Listen to Jehoshaphat’s prayer! “O Lord God of our fathers, are you not God in heaven, and do you not rule over all the kingdoms of the nations, and in your hand is there not power and might, so that no one is able to withstand you? Are you not our God, who drove out the inhabitants of this land before your people Israel, and gave it to the descendants of Abraham your friend forever? And they dwell in it, and have built you a sanctuary in it for your name, saying, ‘If disaster would come upon us, such as the sword, judgment, pestilence, or famine, we will stand before this temple and in your presence for your name is in this temple, and cry out to you in our affliction, and you will hear and save’. And now here are the people of Ammon, Moab, and Mount Seir, whom you would not let Israel invade when they came out of the land of Egypt, but they turned from them and did not destroy them, here they are, rewarding us by coming to throw us out of your possession which you have given us to inherit. O our God, will you not judge them? For we have no power against this great multitude that is coming against us; nor do we know what to do, but our eyes are upon you” (20:6-12).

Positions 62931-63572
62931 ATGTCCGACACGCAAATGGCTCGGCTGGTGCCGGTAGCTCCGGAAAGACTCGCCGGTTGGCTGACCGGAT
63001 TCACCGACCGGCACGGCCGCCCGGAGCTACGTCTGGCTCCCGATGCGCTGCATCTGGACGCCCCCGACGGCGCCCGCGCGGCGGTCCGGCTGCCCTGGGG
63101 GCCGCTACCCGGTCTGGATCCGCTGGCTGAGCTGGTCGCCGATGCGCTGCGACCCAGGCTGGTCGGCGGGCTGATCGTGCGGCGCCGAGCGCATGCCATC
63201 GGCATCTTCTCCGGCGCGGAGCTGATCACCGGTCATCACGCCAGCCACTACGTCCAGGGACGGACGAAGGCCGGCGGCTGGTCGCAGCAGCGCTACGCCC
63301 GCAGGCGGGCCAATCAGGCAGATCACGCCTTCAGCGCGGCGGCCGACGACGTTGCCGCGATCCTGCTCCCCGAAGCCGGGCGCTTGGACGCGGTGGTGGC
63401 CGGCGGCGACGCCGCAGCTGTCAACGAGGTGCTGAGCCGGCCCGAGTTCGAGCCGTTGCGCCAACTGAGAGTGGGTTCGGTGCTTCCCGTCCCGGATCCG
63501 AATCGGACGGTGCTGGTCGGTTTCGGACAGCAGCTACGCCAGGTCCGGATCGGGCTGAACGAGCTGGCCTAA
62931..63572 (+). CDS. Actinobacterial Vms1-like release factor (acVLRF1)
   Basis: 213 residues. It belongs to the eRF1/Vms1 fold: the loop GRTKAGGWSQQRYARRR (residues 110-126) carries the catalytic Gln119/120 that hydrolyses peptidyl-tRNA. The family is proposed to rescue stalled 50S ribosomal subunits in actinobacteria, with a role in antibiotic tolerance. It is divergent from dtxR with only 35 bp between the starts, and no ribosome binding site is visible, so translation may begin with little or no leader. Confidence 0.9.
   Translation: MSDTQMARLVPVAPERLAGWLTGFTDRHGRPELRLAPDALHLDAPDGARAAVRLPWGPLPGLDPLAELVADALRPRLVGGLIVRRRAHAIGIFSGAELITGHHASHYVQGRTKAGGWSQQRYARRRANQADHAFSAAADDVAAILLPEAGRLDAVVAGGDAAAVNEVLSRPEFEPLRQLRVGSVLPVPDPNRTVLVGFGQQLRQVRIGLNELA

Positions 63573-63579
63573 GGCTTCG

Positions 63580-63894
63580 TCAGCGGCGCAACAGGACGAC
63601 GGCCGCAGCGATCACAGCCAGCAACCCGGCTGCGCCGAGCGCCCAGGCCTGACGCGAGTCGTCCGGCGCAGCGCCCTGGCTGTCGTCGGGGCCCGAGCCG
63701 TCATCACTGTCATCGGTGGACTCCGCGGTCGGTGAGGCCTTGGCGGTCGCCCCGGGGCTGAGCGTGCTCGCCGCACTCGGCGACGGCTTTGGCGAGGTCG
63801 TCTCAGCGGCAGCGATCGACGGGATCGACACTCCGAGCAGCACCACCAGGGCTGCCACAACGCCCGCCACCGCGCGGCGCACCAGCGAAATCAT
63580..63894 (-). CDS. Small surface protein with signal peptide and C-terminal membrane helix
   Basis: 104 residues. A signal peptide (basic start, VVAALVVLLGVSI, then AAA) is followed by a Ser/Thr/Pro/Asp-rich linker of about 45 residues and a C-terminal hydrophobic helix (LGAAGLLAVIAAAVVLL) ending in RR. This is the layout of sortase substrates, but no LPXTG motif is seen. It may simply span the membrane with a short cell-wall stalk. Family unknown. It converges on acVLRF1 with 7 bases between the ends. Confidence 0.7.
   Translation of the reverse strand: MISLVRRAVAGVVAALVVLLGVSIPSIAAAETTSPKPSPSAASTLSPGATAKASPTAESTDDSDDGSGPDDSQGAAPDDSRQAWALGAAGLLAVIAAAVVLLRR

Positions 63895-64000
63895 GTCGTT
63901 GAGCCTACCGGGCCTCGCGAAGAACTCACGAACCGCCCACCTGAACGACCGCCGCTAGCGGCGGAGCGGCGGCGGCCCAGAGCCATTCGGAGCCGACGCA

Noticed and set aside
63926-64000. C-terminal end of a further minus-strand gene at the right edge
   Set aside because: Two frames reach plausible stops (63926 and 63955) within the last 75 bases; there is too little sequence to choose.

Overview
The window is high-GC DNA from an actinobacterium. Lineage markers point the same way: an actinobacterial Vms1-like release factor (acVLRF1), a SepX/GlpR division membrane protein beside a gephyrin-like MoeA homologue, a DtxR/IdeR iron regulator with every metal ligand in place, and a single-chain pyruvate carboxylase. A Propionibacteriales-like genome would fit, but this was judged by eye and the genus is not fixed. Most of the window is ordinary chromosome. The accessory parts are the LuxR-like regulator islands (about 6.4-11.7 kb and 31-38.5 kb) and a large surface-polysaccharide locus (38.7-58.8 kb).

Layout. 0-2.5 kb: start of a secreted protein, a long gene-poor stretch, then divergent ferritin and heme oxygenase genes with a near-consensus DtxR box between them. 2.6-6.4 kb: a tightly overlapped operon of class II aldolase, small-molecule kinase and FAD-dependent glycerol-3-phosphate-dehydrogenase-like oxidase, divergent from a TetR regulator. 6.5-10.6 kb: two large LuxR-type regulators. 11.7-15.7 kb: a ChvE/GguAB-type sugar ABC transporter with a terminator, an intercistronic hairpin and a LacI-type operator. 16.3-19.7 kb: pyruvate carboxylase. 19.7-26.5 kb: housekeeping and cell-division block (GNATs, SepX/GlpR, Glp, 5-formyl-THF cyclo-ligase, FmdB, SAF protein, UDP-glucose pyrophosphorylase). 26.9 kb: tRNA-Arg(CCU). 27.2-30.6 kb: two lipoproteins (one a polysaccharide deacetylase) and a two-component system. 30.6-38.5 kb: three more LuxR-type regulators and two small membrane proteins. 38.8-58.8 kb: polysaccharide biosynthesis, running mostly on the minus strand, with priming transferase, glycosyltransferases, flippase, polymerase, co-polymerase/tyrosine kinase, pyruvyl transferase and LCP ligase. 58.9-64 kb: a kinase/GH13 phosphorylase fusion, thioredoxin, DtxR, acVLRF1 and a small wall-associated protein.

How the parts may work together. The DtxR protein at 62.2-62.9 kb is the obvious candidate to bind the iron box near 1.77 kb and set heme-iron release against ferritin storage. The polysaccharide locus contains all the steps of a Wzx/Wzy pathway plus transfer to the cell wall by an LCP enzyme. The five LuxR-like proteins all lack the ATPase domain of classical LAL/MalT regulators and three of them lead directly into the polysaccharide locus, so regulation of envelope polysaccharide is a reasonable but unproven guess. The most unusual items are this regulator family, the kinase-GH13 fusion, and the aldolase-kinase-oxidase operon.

What a prayer! What political leader today in the United States, name me one, could compose a prayer as this in his own words? Decades ago our Presidents could and did. Read Lincoln’s declarations for the various days of Humiliation and Prayer which he called on this nation to observe during the dark days of the Civil War, and for his public praises after a victory! A Christian theologian, after suffering for years in the school of affliction, and experienced in prayer composition, could not have written anything finer. However, for decades now U. S. Presidents have used talented, articulate ghost writers to draw up their speeches. Indeed, to win elections, Presidential candidates are simply required to have plenty of hair, good writers, good debating instincts, and other such non-leadership and non-morals qualities, not to have repentance and faith, nor to be competent at composing a prayer.
In this prayer Jehoshaphat bared his soul as to what he believed. In fact, he put his trust into practice. He prayed openly and urgently in public to the Lord, reasoning with him to stand by his stated promises of protection, and to keep those pledges by doing something physically to help. To be sure, God did not need to be reminded of what he had promised. So why did he let Jehoshaphat go on with his long prayer? Think about that for a moment! Since God knew what was on the king’s mind, indeed, since God himself moved the neighboring countries to threaten Judah militarily (Amos 3:6), why did God wait for the king to make a prayer?